Hello new music lovers. Welcome to NEXT. We have a simple goal: Find you a NEXT, new favorite song. #NextFavoriteSong. It’s that simple. We listen to a lot songs and pick the ones we like. All in the hope that you agree. Will you love them all? Probably not. It would be quite brilliant if you found a handful though. Enjoy it all. And may your ears find something to smile about on NEXT.

“Music produces a kind of pleasure which human nature cannot do without.” – Confucius




Let us begin NEXT week 768 with Typhoon. This is Typhoon’s 5th  studio album Sympathetic Magic. Typhoon frontman Kyle Morton wrote and tracked a significant part of the record in his basement studio while quarantining with his wife and dog. “Empire Builder” stands out as a testament to Morton’s compelling songwriting as he captures a view of America that is full of paranoia and cynicism, but not without hope: “Tiny points of life I see haphazardly / scattered in the void like so much bird seed / and I hope it’s enough.” Typhoon’s large lineup, at times 11 members strong, came together through remote and individual socially distanced sessions to complete the LP. Morton of Typhoon says of the new album: I wrote all these songs while puttering around the house these past several months, because, what else was I going to do? The songs are about people- the space between them and the ordinary, miraculous things that happen there, as we come into contact, imitate each other, leave our marks, lose touch. Being self and other somehow amounting to the same thing.

Haunted Shed is next. “When we moved to Athens, I was struck by the lack of recovery culture and how many of my creative friends were ‘stuck’ in a cycle of cheap rent, lots of partying, and easy-come-easy-go jobs,” says Etienne. “It feels like some kind of bohemian fantasy world when you get here and everybody is doing it but it takes its toll. I had just finished reading Jonathan Franzen’s Freedom and watching Kelly Reichardt’s film Old Joy when this song spilled out.” Haunted Shed originally formed when Etienne needed a band to provide musical ambiance for an impromptu haunted house in his backyard shed on Halloween. Once they started playing, however, Etienne explains, “The songs sprang to life. The sleepy, folky soul I had been mining in the Bay Area was all but gone and replaced with edgy, pulsing gothic soundscapes. I was a musician again and finally an Athenean.” Etienne got his start in the Bay Area’s vibrant 1990’s music scene, before relocating to Athens in 2008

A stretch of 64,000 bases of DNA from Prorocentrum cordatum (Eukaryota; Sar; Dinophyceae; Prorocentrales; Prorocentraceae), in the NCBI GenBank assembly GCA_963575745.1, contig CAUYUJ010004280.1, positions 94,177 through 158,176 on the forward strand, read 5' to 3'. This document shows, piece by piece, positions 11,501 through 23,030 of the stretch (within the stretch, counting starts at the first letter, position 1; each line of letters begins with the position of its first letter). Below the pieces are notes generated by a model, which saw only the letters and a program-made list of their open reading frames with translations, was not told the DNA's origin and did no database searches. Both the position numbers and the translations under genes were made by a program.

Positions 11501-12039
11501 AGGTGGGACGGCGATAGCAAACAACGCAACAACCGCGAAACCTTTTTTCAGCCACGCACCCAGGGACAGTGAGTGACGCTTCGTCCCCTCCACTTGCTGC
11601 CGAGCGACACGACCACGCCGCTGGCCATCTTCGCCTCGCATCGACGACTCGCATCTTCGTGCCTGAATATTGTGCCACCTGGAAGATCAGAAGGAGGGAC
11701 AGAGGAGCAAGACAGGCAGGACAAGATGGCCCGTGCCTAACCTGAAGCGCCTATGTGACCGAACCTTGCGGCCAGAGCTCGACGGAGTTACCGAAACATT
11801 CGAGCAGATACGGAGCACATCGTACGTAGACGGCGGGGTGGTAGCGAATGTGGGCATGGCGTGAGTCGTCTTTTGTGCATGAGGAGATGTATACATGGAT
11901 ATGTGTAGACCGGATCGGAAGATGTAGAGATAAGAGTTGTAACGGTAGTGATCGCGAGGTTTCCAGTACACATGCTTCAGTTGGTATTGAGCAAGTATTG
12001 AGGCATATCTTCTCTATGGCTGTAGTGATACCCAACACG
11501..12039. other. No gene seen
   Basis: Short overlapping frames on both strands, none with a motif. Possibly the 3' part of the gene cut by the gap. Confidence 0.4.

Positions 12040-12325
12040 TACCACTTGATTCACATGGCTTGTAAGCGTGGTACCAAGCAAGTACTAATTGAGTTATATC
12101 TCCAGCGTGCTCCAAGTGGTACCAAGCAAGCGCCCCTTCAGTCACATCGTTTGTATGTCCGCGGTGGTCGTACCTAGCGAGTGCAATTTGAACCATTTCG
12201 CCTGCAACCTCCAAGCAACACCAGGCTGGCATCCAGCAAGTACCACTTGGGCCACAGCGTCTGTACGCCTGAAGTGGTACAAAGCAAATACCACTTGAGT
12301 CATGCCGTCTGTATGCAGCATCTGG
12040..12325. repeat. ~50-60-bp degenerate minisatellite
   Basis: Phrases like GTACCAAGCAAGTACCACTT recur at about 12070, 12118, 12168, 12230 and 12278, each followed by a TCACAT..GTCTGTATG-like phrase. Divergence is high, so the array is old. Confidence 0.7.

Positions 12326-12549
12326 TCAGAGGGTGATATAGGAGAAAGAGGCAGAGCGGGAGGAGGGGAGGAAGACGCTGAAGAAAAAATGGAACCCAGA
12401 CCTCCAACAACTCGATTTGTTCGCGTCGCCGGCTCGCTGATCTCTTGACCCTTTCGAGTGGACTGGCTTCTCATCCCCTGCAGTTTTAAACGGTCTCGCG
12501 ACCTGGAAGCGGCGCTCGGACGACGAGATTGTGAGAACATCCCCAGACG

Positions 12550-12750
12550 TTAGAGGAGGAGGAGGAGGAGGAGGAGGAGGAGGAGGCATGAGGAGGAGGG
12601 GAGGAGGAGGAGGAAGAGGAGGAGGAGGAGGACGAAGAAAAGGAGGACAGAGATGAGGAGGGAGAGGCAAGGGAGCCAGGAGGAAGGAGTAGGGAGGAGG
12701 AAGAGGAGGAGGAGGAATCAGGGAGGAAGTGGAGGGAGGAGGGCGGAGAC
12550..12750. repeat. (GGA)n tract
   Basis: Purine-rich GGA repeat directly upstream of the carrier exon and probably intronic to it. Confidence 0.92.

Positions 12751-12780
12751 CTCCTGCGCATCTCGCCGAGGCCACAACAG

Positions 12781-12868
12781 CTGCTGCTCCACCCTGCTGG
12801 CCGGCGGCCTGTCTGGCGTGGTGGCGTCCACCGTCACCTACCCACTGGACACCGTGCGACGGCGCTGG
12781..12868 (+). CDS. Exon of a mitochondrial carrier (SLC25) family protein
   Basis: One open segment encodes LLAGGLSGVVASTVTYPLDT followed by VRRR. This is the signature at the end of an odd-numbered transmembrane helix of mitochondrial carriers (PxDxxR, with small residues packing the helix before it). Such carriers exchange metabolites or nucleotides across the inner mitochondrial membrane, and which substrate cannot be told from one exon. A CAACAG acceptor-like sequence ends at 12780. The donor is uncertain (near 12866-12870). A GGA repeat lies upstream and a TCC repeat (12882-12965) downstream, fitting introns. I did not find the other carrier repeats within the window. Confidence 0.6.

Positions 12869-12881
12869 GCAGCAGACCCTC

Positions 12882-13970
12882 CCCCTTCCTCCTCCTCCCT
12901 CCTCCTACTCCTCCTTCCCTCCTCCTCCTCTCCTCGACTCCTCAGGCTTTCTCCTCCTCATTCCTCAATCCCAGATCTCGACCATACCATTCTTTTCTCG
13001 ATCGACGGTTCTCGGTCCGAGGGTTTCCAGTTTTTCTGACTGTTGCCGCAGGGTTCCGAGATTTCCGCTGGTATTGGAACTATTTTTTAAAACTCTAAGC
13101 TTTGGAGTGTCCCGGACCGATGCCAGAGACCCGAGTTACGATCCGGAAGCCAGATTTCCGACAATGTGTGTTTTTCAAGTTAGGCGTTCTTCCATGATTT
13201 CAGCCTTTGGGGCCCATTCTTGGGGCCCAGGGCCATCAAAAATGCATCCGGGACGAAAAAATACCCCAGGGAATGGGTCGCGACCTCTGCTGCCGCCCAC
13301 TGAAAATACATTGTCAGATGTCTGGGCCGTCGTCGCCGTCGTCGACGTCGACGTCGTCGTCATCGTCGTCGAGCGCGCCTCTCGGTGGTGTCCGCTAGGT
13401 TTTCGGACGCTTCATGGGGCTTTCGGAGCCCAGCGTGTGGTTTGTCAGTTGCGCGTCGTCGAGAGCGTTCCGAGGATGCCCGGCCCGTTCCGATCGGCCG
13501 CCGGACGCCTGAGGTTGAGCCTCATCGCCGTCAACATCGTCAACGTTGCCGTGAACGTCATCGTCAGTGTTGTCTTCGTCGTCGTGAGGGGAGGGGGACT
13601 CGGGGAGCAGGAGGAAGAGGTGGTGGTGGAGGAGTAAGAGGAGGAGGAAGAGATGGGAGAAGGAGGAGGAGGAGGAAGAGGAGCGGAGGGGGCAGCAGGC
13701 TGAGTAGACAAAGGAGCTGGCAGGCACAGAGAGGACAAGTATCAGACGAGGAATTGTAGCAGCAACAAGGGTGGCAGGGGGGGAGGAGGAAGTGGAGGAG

This Lucero song will be HUGE Live. Man I can’t wait. What a bloody brilliant build. Ben Nichols found himself in the same predicament as every other working musician: at home with an unusual amount of time on his hands. Fortunately, the singer and principal songwriter of the venerated Memphis band Lucero had just wrapped several weeks of touring in January and February, giving him and the group a financial cushion. “We would have been in a drastically worse spot if we would’ve taken the winter off and were planning on starting a tour in March,” Nichols says on a call with Rolling Stone. “That’s a spot a lot of bands got caught in.” Instead, Nichols retreated to his basement and began working on songs for the follow-up to Lucero’s 2018 album Among the Ghosts, a knotty effort that showcased the strengths of his leaner, now five-piece band. When they reconvened in July to record at Sam Phillips Recording Service with Memphis producer Matt Ross-Spang, Lucero had spent virtually no time collaborating on music in the same physical pace. Nichols had emailed bandmates Brian Venable, Rick Steff, Roy Berry, and John C. Stubblefield his demos and they had all dutifully learned their parts, but it was dramatically different than the group’s typically freewheeling process.

Cloudspotter off the Foo’s Saturday Night album. This is the Foo Fighters “party” album. Last year was supposed to be a big one for Foo Fighters – it was the band’s 25th anniversary, with a huge tour planned and a new album to play through. But when the pandemic shut everything down, the group decided to delay the album’s release and wait it out. For almost a year, the record just sat on a shelf. “Yeah, that’s not what music’s for,” says Dave Grohl, laughing. Originally started as Grohl’s solo project, after drumming with Nirvana for five years, the Foo Fighters have released their 10th album, Medicine at Midnight, today. He calls it the band’s “Saturday-night party album” — a sound that Grohl says they hadn’t explored until then. “When [producer Greg Kurstin and I] got together to make this record, the intention was pretty clear,” he says. “It was like, ‘Let’s make some rhythms and some grooves that people are going to bounce around to.’ “